Suggested Genera


There are so many orchids on the market today. How does one decide which types to collect – is it based on outstanding traits?
Jorge K
With over 30,000 naturally occurring species and hundreds of thousands of man-made hybrids, the idea of orchid ‘collecting’ can be overwhelming. The choices are reduced somewhat by fact that most of the species are quite obscure and are not being produced commercially. In addition, the hybrids that are available today are much different from those of just 10 years ago as tastes change and improvements are made. You, therefore, now have only to decide among, say, 50,000 orchids.
The cultural conditions that you have to offer further narrows the field. Some orchids like lots of filtered sunlight (Dendrobiums) while others like shade (Paphiopedilums). Some orchids like to be watered daily (Vandas) while others like just once or twice a week (Oncidiums). Some orchids like warm temperatures (Phalaenopsis) while others like it cool (Cymbidiums). It is nearly impossible to grow satisfactorily all the major orchid genera in the same environment due to the wide range of light, watering, and temperature requirements.
Aesthetic appeal cannot be underestimated in acquiring an orchid collection.
My father has grown Cattleyas (the corsage type) exclusively for 55 years and thinks everything else is ‘just a weed’. He gladly accepts that the shortcomings of the genus: the flowers only last 2-3 weeks and the plants require a greenhouse. In exchange, he is surrounded each day by, perhaps, the most amazing display of beauty – Large, colorful, frilly, and fragrant blooms in every room of his house.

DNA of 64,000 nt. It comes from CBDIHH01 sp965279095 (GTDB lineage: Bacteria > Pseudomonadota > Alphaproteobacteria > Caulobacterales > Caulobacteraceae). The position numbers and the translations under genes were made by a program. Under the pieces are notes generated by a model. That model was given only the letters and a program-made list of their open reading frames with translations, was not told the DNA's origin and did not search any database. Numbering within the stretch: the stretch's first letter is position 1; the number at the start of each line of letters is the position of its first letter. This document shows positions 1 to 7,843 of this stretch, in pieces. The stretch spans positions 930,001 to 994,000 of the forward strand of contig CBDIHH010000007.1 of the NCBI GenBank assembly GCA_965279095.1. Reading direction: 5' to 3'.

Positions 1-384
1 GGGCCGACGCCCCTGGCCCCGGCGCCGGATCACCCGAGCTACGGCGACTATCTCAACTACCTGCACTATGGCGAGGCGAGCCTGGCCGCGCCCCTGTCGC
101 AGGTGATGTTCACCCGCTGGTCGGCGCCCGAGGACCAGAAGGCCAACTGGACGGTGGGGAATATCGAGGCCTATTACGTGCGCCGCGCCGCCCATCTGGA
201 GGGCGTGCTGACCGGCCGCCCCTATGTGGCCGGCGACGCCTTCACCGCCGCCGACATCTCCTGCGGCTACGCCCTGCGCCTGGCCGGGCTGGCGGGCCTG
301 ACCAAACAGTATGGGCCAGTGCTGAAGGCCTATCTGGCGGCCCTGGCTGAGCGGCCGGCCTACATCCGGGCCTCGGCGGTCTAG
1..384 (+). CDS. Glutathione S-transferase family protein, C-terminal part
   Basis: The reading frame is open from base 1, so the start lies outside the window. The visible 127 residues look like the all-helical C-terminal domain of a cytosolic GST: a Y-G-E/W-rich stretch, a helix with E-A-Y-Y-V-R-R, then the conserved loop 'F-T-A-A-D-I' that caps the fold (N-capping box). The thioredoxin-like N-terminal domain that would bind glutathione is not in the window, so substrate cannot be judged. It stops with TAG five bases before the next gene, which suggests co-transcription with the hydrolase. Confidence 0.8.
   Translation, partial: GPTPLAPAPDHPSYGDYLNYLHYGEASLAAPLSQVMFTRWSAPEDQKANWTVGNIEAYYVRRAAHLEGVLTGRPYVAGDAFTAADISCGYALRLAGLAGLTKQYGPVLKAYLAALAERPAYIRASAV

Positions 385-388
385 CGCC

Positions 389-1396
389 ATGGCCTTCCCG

Ultimately, personal preferences along with practical limitations will guide your decision.

My Cymbidium orchid grows lots of new leaves every year but never blooms. What can I do to make it bloom? Roger L
Growers in Virginia will find Cymbidiums to be ‘culturally challenged’ as this plant prefers all day slightly filtered sun light and cool temperatures (50 deg F) year round. To make matters worse, the plants are very large and heavy, often growing in 2-3 gallon containers. The ideal location for this genera is San Francisco, CA where the climate is perfect and the orchids are literally planted in the ground. While I can’t recommend growing Cymbidiums in Virginia, here are some suggestions for blooming this otherwise grand and wonderful orchid: Put the plant outside for the summer in an area that receives filtered sunlight. Continue to leave the plant outside into October or November until the weather forecast predicts a hard freeze (lower than 30 deg F). Bring the plant inside to the coolest and brightest part of the house and notice if there is a new pointed shoot emerging from the base of the leaves. Check periodically over the next few months for these new shoots.
If none are found, then try again next year. If, however, a new flower spike is emerging, there are more challenges still to overcome. Continue to water the plant thoroughly once or twice a week but now the primary concern is to keep the night temperatures below 60 deg F. Otherwise, the swelling flower buds will try to open too quickly, shrivel up, and fall off. Ouch. Well, there is always next year… We currently have a delightfully scented yellow Cymbidium blooming now in customer pickup.

Several orchids that I have purchased have spots on the leaves that look like water spots. Is there a safe and effective way to clean orchid leaves? Laura S
The ‘water spots’ that you are describing are probably not serious. Fertilizer and/or water residue can be unsightly but is easily removed by gently wiping the leaves with a mild soapy water solution then washing off with plain water.
In the event that the spots are more than cosmetic, it would be helpful to know the kind of orchid, the size of the spots, whether the spots are getting larger, and whether the spots are on the old leaves or new. Some orchids are prone to bacterial infections (particularly Phalaenopsis) and early symptoms are brown sunken spots that get larger over time. These sunken spots can occur if the new leaves are wet and the temperatures fall below 60 deg F. An environmentally friendly technique to stabilize this situation is to stick a pin through the spots to allow air to dry them out then sprinkle cinnamon onto the area.
If unsure how to proceed, take the actual plants to your local orchid expert or, better yet, send a digital photograph.

Thursday, November 13, 2003 - 19:00